High-risk winter sports – boys and girls’ basketball, wrestling, and cheerleading – are being postponed indefinitely by the state. Long Island public schools have had no competition since March because of the COVID-19 pandemic.

  • Teams must have the six state-mandated practices before they can play an event. According to Combs, the first date for the games to start would be January 12th.
  • Suffolk and Nassau counties are planning an eight week winter season.

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3. Educators look to the new year

Schools on Long Island are heading into 2021 and are focused on the health of their students and staff. and also the health of their finances. Governor Andrew M. Cuomo has repeatedly warned that he could cut school aid, largely due to the economic impact of the COVID-19 pandemic on the state budget.

  • The risk was recently highlighted when state monitors assigned to Long Island’s two poorest school districts released reports highlighting the potential local impact of aid cuts. Hempstead estimated his loss at $ 28 million, compared to a total district budget of $ 225 million. Wyandanch valued more than $ 9 million compared to a budget of $ 69 million. Hempstead’s monitor, Bill Johnson, said any such action by Albany could force its system to “make immediate cuts by mid-year.”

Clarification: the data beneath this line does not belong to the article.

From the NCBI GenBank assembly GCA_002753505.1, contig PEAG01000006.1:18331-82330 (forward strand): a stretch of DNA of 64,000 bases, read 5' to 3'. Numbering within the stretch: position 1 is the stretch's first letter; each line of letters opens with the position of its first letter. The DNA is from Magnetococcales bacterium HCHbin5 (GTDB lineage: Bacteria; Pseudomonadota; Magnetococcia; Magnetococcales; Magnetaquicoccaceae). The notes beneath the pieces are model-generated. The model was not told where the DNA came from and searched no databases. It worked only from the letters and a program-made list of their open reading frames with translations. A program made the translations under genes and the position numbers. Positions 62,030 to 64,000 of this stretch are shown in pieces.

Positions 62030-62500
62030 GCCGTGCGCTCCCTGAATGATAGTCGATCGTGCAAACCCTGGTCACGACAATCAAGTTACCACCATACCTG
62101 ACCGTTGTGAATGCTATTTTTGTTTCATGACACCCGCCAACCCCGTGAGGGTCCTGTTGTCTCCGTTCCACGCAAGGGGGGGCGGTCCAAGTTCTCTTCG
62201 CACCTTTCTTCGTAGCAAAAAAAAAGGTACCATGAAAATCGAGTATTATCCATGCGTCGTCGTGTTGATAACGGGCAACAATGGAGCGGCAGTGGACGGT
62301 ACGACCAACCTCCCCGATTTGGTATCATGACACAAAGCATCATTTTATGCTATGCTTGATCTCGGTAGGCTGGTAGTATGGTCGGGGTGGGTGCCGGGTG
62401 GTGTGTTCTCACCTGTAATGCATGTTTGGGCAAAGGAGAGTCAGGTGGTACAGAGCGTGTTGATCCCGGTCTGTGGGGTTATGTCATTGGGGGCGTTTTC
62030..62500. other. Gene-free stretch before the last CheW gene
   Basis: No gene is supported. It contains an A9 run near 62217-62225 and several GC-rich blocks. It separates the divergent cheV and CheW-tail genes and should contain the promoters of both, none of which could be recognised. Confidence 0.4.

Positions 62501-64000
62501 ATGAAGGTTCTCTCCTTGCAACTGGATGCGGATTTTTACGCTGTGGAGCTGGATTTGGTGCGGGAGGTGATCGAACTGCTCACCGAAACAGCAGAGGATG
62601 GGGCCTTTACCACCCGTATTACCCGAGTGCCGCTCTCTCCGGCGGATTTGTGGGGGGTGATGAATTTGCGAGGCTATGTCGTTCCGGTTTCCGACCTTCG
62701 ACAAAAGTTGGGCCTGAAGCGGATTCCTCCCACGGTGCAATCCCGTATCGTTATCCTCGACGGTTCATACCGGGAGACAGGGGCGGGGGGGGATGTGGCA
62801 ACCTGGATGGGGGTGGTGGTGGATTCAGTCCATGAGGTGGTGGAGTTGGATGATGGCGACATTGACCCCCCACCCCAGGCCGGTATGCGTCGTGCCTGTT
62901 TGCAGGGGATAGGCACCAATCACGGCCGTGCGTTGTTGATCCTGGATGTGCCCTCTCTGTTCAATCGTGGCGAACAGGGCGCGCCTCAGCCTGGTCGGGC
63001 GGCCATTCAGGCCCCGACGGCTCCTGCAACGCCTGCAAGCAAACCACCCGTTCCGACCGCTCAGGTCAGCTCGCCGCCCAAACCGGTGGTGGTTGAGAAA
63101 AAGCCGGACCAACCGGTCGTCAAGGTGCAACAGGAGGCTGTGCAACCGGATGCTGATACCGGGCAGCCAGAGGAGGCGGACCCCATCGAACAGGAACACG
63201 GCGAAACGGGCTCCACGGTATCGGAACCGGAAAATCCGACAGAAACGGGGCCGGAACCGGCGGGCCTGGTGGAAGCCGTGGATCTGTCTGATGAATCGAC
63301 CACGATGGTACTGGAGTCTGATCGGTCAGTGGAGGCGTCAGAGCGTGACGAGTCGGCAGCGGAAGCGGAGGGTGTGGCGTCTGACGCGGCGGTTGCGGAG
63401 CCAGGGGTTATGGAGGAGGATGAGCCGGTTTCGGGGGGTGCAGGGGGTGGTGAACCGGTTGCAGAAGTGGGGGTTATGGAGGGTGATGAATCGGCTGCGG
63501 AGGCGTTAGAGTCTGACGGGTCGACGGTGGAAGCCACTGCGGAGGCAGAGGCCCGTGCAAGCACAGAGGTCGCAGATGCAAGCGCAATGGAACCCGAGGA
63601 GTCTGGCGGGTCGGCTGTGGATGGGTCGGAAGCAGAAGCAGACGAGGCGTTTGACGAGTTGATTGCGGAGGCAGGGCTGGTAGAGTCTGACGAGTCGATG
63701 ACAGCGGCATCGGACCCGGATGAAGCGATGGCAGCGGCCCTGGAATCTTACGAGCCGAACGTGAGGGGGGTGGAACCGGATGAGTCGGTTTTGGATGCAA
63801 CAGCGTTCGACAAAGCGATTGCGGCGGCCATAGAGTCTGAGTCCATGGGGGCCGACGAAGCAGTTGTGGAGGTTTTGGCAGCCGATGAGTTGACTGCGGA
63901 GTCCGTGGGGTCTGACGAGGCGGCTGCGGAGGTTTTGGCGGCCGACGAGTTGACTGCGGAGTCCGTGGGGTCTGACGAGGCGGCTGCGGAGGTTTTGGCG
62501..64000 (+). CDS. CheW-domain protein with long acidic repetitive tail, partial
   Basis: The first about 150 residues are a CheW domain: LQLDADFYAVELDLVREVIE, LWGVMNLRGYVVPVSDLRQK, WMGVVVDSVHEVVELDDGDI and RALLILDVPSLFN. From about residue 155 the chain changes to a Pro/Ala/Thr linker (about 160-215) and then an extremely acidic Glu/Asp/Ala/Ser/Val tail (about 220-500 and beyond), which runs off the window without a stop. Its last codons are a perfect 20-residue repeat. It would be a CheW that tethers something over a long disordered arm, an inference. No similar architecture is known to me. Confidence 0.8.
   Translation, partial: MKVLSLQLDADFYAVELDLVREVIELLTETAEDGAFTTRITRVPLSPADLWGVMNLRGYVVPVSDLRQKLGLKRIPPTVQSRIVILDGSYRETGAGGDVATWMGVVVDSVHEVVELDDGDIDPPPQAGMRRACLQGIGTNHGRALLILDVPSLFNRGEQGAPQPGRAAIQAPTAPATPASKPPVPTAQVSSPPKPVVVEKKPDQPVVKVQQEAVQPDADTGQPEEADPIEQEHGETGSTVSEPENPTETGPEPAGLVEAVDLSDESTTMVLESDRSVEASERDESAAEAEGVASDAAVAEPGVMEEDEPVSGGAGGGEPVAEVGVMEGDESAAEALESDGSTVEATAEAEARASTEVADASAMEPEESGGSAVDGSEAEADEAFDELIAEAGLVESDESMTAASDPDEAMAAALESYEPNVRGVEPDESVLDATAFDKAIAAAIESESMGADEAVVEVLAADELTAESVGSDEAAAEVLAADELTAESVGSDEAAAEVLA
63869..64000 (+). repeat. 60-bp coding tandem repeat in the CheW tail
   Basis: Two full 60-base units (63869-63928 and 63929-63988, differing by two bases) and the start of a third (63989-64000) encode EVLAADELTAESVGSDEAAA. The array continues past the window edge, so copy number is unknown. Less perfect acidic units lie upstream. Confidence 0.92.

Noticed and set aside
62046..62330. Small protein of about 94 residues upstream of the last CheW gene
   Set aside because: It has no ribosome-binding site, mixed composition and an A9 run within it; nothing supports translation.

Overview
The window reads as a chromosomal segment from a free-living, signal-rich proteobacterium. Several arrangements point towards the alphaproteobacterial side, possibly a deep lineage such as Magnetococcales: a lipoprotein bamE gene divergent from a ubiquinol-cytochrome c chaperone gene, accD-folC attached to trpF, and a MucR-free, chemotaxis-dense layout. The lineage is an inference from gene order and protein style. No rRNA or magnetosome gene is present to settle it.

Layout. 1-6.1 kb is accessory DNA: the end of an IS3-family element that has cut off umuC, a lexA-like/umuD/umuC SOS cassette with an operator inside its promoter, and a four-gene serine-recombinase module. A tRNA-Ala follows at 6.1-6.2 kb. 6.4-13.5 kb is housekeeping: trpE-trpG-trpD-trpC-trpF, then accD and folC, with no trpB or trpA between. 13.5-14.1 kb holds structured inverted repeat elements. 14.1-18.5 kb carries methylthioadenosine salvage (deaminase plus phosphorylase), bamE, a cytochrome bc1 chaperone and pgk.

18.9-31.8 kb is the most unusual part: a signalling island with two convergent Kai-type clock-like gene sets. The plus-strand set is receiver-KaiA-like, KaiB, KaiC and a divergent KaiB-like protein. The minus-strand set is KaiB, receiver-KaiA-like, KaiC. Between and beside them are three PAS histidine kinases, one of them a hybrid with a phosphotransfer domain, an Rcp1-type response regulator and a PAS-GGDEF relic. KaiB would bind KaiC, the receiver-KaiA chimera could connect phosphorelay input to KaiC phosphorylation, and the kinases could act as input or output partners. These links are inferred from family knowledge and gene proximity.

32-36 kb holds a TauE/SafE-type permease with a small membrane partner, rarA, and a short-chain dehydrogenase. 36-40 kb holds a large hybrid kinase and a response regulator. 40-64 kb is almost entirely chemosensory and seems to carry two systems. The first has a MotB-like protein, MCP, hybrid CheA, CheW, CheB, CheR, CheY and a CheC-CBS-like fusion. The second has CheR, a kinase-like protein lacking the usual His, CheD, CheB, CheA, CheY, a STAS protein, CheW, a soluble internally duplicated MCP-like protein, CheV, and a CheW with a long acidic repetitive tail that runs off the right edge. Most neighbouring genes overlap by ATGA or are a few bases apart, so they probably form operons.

• Cuomo is still hoping for federal financial relief, but only after the inauguration of President-elect Joe Biden. The governor is expected to work out his own budget for 2021-22 and a school aid package by January 19.

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4. Goodbye and thanks to ‘Sister Mary Ann’

Mary Ann Borrello, longtime professor of anthropology at Suffolk County Community College, was always one step ahead during her 48 years of schooling, say her friends and colleagues. Borrello, 81, who founded the college’s pantry in 1976, will retire in January.